Under Queen Elizabeth(1558-1603) the screw press was introduced and James the First(1603-1625) intro-duced copper coinage minted by private contractors.
England also began minting colonial coins for America in the 18th century and many of their colonies around the world including India, Africa, and Hong Kong.
The British monarch still adorns numerous nations such as Canada, Australia, New Zealand and Bermuda. The royal mint has long minted coins for more than a
hundred foreign countries as well as England’s own colonies. British commemoratives, bullion coins, along with colonial and foreign coin production make the
Royal mint the largest and most varied mint in the world.
Numismatically yours, David Elliott
Two large gold coin finds this week, The largest was 1000s of Fatimid coins off the coast of Israel from the late 909-1171AD. Lost tax or military payroll, or
even lost Crusader loot.
A smaller, but more valuable hoard of 5,000 coins was found by metal detectorist in England. Anglo-Saxon gold and silver coins of Ethelred the Unready (978-
1016) and Cnut (1016-1035) worth over $2 million.
Likely to appear next year are 2016-dated gold coins to commemorate the 100th anniversaries of the 1916 Walking Liberty half-dollar, the 1916 Standing
Liberty quarter, and the 1916 Mercury dime. The Kennedy gold half sold so well they are going to try these too.
The winning designs for a new Liberty and Eagle for the
high relief gold and silver coins to be minted in 2015 are:
The Perth Mint of Australia just released Star Trek Coins, a series that will include the captain and ship of each Star Trek series. At $80 a piece I am going to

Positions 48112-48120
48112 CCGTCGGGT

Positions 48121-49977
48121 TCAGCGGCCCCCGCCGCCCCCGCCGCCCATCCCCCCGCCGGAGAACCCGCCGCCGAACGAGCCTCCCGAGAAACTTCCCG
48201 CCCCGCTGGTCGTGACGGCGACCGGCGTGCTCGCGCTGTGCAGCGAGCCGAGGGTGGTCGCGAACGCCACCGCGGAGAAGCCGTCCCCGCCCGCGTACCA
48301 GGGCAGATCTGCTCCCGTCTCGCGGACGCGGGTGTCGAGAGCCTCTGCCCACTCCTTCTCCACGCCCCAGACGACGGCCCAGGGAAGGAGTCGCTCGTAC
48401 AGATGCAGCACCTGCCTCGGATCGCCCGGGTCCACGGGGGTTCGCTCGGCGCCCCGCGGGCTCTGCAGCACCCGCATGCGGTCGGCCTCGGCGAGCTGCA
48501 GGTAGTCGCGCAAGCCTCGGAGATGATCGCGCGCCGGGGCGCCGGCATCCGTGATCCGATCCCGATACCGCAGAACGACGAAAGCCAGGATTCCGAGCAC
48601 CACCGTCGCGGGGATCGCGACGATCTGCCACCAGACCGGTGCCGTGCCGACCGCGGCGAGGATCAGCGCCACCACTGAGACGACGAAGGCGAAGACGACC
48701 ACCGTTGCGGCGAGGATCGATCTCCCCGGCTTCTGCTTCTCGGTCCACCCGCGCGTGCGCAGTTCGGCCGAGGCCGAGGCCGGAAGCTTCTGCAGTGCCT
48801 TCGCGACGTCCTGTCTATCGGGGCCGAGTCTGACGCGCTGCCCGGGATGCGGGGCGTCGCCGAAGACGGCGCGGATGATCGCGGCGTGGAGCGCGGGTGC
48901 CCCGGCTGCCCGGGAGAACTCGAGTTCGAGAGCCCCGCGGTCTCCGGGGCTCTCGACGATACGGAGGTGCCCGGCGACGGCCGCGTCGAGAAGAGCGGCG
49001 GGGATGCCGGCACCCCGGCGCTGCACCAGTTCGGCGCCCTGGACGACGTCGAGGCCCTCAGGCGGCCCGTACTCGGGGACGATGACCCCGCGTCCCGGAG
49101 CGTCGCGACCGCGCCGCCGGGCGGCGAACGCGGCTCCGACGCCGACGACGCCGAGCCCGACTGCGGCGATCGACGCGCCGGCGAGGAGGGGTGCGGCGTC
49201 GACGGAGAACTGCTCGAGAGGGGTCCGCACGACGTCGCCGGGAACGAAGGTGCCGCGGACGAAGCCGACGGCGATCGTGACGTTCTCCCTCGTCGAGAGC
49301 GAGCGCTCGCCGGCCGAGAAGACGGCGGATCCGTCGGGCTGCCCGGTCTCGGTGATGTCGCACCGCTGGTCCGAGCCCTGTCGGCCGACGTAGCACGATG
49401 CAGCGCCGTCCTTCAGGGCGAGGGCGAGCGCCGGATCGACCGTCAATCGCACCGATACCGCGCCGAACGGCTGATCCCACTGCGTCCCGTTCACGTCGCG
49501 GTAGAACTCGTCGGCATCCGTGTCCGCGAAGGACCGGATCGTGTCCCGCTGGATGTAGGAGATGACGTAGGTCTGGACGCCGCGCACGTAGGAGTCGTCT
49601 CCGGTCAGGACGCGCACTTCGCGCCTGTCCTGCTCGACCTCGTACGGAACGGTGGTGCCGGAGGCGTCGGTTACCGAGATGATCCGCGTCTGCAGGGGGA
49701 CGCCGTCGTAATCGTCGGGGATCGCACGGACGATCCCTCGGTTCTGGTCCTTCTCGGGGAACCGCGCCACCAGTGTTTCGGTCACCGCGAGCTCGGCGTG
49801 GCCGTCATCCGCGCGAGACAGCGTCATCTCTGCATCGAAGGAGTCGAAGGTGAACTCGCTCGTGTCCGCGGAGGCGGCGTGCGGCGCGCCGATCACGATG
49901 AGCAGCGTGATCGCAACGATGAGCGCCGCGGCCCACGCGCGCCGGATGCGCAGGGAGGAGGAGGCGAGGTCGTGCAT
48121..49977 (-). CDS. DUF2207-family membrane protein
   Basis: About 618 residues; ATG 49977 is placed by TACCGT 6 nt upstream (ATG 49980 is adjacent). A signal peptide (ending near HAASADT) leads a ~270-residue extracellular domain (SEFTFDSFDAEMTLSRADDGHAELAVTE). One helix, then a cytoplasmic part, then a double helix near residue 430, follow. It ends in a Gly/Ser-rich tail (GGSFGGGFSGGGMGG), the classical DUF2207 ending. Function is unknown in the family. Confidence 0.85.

have to decline, but it’s hard.
World Coin News Coin of the Year went to this Austrian Coin:
Wells Fargo History Museum Robbed of its Gold Nuggets in San Francisco
Thieves in an SUV smashed through the glass doors of the Wells Fargo History Museum in downtown San Francisco and made off with gold nuggets dating back
to California’s Gold Rush that were on display. One man held a security guard at gunpoint while two others took items from a display case. Officials The 'crash-
and-grab' job occurred at 2:30 a.m. The suspects reportedly ditched the SUV and fled in a silver car. The museum was closed three weeks for repairs following the
Jan. 27 gold heist. Now, banners are posted encouraging people to "party like it's 1915," in reference to the museum's new exhibit celebrating the 100th anniversary
of the 1915 Panama-Pacific International Exposition and Wells Fargo's role in it. The exposition showcased silent movies, electrical gadgets, coast-to-coast phone
calls and other innovations of the day. More importantly, the 1915 exposition showcased San Francisco's comeback."A century ago, San Francisco rose from the
rubble of the 1906 earthquake and fires to stake its claim as a city on the move," Wells Fargo said. "The forum was the 1915 Panama-Pacific International
Exposition — a world's fair celebrating not only the city's rebirth but also completion of the Panama Canal the year before." The gold nuggets worth an estimated
$10,000 that were stolen last month remained missing when the museum reopened. said the nuggets have not been recovered and no arrests have been made.
Comstock’s Mines Sesquicentennial medal: